How do you get to Carnegie Hall, the old joke goes. Practice, practice, practice.

This is about writing practice. Throughout this blog I tell stories, reflect on ideas, frame problems and consider their solutions, and open to different perspectives, from elusive phrases, images, and feelings I try to capture in words in my notebooks. The running dialogue in my over active head. Spinning, like that record with the scratch on it repeating a phrase over and over until the needle is picked up and moved over the scratch (that’s a visual for us older folks) or the computer that freezes or spins without ever connecting to a website it was sent to look for until the only solution seems to be to hit the control, alt, delete keys and begin again.

Writing practice for me is also proactive. Maybe I see a “problem” coming and I can divert it. A feeling, perhaps, that I meet head on in my notebook rather than tangling with a difficult person or retreating under the covers. I hear my inner dialogue spinning and know it’s time for the page. Take it to the page. Slow me down. Put the words in front of me, before I spew them on an innocent bystander.

Two practices I use and recommend are Julia Cameron’s morning pages found in her book The Artist’s Way and Natalie Goldberg’s timed writings as explained her book Writing Down the Bones.

I also use the website 750words.com based on Cameron’s morning pages which keeps track of a daily practice—and awards “badge” incentives based on how many days in a row you write, how many words you write, or how fast you complete the daily 750-word count.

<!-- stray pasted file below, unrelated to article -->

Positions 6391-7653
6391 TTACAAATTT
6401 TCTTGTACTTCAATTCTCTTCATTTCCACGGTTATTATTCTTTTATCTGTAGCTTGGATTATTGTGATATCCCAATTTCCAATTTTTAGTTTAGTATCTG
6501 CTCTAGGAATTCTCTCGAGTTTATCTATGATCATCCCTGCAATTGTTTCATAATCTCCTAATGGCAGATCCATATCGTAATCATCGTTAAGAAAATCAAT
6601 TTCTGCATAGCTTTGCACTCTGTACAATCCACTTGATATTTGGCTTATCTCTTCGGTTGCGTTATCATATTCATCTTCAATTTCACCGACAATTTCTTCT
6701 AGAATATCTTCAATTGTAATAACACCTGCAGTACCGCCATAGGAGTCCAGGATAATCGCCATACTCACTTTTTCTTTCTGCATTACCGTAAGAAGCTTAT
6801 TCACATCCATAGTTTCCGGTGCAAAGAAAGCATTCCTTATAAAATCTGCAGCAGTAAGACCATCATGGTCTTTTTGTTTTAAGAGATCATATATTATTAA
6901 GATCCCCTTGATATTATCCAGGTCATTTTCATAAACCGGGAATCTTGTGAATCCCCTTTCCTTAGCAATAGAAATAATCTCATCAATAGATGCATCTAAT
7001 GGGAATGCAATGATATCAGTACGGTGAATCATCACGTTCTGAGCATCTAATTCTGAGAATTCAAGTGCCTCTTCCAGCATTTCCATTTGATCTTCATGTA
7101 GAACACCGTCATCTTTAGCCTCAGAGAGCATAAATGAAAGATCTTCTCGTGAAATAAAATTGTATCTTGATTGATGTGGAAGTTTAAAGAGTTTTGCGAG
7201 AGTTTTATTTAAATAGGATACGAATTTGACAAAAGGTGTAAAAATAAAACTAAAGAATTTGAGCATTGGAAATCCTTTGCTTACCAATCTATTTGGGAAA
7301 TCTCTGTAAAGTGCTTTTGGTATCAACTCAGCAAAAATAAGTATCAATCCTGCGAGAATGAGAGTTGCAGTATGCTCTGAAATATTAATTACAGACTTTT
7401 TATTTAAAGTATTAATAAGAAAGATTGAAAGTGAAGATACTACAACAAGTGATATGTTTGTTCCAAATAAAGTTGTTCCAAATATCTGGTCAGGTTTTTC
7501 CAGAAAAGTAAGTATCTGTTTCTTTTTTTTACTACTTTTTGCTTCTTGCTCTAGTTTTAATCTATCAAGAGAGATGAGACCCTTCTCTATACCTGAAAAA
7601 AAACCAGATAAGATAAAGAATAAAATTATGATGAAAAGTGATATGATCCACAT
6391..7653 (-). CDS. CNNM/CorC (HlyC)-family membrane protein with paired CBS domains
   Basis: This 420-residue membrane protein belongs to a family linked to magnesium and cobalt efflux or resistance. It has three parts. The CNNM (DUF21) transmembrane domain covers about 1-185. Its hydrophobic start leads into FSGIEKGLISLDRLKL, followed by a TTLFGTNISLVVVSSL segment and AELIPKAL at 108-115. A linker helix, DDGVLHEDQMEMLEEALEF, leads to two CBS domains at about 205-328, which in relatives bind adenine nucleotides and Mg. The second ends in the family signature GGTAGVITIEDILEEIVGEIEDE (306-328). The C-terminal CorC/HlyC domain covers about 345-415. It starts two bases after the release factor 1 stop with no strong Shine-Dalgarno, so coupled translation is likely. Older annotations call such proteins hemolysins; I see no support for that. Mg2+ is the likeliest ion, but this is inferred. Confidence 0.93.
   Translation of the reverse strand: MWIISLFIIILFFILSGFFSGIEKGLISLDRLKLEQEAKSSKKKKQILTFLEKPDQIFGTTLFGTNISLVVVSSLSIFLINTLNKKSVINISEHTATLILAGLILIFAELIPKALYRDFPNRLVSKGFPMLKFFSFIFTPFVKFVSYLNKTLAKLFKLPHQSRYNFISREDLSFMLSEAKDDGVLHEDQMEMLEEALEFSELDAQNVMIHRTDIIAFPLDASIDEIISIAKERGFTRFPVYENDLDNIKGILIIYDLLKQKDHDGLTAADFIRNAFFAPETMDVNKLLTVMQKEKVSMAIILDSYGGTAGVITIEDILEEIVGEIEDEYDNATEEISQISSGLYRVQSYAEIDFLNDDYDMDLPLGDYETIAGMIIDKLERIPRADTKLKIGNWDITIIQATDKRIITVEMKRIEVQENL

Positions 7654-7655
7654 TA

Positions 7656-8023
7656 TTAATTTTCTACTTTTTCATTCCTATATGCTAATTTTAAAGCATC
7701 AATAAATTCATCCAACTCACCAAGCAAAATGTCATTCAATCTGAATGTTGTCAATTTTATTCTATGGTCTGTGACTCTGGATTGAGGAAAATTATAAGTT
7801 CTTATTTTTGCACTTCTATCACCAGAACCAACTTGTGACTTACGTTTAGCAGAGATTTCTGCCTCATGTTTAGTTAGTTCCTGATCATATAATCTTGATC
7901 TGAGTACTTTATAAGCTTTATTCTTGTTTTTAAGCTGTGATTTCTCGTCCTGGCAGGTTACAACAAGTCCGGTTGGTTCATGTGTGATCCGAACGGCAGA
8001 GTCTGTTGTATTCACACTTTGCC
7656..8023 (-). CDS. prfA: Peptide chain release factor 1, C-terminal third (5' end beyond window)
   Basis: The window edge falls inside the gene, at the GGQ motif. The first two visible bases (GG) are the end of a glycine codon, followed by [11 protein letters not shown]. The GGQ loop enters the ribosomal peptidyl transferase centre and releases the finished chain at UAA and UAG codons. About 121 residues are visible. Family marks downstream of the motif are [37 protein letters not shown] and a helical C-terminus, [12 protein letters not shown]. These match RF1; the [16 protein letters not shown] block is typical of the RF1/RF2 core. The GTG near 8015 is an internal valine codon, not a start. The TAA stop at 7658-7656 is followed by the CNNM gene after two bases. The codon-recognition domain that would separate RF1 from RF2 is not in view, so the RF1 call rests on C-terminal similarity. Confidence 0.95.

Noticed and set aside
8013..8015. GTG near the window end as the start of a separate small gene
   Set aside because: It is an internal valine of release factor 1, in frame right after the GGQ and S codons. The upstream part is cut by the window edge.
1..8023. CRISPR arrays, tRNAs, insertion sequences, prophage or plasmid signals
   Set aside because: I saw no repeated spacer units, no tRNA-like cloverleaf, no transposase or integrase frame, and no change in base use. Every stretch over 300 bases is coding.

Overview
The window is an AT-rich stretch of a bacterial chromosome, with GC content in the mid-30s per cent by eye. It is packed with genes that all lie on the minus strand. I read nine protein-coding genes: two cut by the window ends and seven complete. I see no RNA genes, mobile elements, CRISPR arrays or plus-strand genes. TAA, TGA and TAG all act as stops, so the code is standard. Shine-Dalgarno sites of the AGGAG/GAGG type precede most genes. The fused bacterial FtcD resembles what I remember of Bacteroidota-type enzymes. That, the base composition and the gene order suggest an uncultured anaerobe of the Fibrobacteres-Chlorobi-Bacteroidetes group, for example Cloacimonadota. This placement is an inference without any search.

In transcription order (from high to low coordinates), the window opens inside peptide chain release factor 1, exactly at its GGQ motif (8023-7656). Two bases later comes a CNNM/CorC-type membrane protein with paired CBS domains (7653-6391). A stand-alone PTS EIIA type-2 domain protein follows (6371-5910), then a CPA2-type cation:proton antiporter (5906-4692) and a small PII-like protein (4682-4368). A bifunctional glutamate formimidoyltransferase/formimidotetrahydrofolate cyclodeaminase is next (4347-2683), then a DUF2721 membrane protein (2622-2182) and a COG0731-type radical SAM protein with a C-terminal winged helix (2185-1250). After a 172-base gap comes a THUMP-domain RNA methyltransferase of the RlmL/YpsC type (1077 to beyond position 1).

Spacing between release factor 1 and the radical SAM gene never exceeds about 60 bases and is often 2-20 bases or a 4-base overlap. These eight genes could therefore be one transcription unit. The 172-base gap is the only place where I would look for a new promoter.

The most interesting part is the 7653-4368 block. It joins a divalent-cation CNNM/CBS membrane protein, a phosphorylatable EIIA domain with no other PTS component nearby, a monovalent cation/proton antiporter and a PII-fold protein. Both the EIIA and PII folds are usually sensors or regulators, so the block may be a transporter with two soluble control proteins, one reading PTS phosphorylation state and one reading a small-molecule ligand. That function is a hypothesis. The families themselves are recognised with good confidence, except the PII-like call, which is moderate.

There’s lots of advice for establishing a practice.

Get a writing buddy and meet once a week in a coffee shop. Take turns offering a topic, write for ten minutes, and then share your writings with each other.

Have a special pen, light a candle, set aside a certain time of day, or play music. Write in a certain chair.

There’s the question of whether to use a notebook or computer. I use both. There are arguments for each. See what works for you.

Have a routine. I like to take a notebook to the bookstore café and sit in the back left corner, drink my café au lait and write on topics that came up in my earlier morning pages.

If you’re writing a story take a troubling scene, or character, and do a ten-minute timed writing using that as your topic.

If you’re having a difficult morning or day, sit still, open your notebook and write for ten minutes without stopping.

Keep a notebook by your bedside table for those times in the middle of the night when you can’t shut off your brain. Or in your purse for when you’re stuck in the doctor’s waiting room.

Find pieces of time. While waiting on hold with Comcast, or in a carpool line. Jot your thoughts down. You might remember them later. Or you might not. They might make good topics for later.

At the end of each blog post I will offer a topic for your own exploration. Set your timer for ten minutes. Put your pen to the paper and write. Don’t edit. Or scratch through. Don’t pick up your pen to “think.” Just write. See what comes up past your first thoughts.

Oh, and don’t hold your pen too tight.

Now breathe. See, that wasn’t so bad.